When the circumstance presented itself again last night, however, Ausmus appeared to have changed his mind. He called on Rodriguez to secure four outs, which the veteran did by retiring the only four batters he faced, allowing no runs in the process.

Ausmus’ decision was a welcome one, but it left me wondering what changed to cause him to deviate from his seemingly firm stance against asking K-Rod to complete four-out saves. The manager again addressed the subject in his post-game media conference:

Ausmus, who has used his 34-year-old closer in such a situation only once previously this season (in a win over the Los Angeles Angels on June 1), cited a multitude of reasons that prompted him to relent.

“The stars have to align a little bit. First of all, it has to be a game I feel like we really need to win — a must-win, stop a slide, whatever it is. But secondly, it’s got to kind of line up,” Ausmus explained. “Tonight, if [reliever] Justin Wilson doesn’t get [Red Sox outfielder Brock] Holt out, I end up going to Alex Wilson against [Red Sox outfielder Mookie] Betts. I don’t want to ask K-Rod to get a five-out save. So I mean, some things have to align as well.”

In terms of satisfying the first requirement, Ausmus says he thought it was imperative.

“We’re coming off a day yesterday where we had two walkoffs against us. We hadn’t swung the bat great the last few days,” Ausmus said. “We got some hits, managed to score runs [tonight] and I just felt we needed to nail this one down.”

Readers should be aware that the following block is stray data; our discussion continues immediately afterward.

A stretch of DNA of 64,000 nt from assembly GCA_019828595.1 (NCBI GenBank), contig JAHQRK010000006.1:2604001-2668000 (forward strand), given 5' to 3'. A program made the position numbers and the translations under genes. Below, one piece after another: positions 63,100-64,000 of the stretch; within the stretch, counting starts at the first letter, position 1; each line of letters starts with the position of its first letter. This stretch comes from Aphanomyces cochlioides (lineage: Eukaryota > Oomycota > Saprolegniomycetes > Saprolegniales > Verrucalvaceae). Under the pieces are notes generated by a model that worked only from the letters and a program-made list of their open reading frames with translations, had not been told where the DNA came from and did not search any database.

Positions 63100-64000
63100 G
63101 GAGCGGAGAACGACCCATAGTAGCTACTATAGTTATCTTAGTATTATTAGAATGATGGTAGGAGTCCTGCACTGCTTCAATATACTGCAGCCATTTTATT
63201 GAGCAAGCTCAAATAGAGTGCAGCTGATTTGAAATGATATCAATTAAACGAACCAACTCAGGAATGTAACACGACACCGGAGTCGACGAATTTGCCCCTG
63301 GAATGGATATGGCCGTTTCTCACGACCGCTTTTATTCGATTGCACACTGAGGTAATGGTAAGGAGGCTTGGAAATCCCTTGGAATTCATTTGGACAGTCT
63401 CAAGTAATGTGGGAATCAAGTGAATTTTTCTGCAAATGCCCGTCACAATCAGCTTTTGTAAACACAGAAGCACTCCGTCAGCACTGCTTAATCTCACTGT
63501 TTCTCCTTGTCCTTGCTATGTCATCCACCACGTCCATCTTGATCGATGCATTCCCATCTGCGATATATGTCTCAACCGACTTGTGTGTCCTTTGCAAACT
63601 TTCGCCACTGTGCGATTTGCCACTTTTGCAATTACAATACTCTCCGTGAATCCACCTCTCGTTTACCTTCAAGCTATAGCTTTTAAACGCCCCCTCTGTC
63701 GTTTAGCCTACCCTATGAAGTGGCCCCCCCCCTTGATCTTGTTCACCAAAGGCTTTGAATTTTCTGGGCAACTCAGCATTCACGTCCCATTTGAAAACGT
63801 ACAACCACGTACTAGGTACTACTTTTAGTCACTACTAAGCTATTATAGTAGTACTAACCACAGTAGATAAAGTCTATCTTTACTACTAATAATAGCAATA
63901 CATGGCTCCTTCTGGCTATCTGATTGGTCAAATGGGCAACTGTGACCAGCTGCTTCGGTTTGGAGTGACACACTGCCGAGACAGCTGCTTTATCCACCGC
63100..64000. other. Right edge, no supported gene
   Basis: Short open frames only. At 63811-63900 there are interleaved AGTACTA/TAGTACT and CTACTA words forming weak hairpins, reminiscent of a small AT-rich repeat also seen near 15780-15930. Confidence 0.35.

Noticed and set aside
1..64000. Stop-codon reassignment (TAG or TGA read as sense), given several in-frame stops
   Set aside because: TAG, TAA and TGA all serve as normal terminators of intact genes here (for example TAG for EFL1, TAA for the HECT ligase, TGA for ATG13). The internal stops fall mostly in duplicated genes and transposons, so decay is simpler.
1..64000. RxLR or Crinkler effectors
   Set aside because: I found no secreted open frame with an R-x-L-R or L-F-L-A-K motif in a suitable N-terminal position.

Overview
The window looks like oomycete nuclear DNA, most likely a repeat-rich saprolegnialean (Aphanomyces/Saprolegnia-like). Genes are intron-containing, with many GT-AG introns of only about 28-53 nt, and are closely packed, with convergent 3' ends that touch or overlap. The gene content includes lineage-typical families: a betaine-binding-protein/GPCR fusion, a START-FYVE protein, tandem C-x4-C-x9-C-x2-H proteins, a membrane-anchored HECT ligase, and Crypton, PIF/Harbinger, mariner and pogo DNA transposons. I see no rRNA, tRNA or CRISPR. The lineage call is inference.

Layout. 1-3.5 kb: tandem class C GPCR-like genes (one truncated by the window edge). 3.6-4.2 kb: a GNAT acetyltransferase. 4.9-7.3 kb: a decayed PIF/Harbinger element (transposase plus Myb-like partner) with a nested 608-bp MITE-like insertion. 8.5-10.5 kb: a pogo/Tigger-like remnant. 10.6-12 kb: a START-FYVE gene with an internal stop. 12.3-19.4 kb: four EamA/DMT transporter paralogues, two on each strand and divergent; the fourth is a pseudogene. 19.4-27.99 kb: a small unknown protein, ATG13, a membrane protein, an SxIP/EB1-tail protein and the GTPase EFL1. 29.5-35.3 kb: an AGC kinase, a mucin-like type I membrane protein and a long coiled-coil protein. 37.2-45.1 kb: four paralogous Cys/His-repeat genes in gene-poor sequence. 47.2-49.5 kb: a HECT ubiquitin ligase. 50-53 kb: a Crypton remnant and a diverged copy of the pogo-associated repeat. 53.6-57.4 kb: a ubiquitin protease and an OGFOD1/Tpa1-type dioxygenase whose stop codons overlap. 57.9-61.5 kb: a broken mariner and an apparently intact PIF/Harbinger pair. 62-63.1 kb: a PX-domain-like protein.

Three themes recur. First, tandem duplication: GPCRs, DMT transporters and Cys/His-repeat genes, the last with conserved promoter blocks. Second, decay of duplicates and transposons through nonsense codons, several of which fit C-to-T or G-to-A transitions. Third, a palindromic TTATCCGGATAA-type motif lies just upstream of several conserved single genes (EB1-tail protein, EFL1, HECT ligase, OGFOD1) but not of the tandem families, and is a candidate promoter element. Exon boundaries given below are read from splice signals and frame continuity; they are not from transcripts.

This explanation doesn’t exactly stand up either, since it’s not clear last night’s game was any more or less important than the one in Toronto, and if Justin Wilson didn’t get the second out (Brock Holt) but Alex Wilson did, it still likely would’ve made sense to bring in Rodriguez at that point. (The sabermetrically inclined also may be interested to note that the LI for Rodriguez’s entrance last night— 6.05– actually was lower than it was the moment he should’ve entered the Toronto game, though both were the highest-leverage moments of their respective games.)

On the rare occasions they do reverse strategic course, managers rarely admit that they’ve even done so, much less explain why. When the decision is the right one, though, those admissions and explanations tend to be a bit less important. At the very least, it leaves us to wonder whether Ausmus’ thinking on the subject actually has evolved or he simply wanted to avoid a second negative critique in these digital pages.

______________________________________________

Previously
Catching Fire: Tigers offered another opportunity tonight against Pomeranz – 7/25
Catching Fire: Brad Ausmus is not saying, he’s just saying – 7/8
Catching Fire: Ian Kinsler is the San Francisco Giants of the MLB All Star Game – 7/6
Catching Fire: Night of a thousand feet of home runs – 6/21
Catching Fire: Pelf on the shelf – 6/16
Catching Fire: When is it okay to stop short? – 6/15
Catching Fire: Heading for the exit velocity – 5/17

Catching Fire: Boy, the starters need to carry that weight a longer time – 5/3
Catching Fire: Who’s Number Two? – 5/2

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Feel like they never tell you the story of the Gose?
Getting to know Jordan Zimmermann in context
Highlights from MLB Network’s visit to Detroit Tigers spring training
2016 Detroit Tigers Season Preview: They’re Not Dead Yet

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4 thoughts on “Catching Fire: Is Brad Ausmus Evolving?, Or, Evidence That Brad Ausmus Definitely Reads ALDLAND

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  2. Pingback: Catching Fire: Mike Drop | ALDLAND

  3. Pingback: Evidence that Chip Kelly definitely reads ALDLAND? | ALDLAND

  4. Pingback: Saving Detroit: Reliever Relief | ALDLAND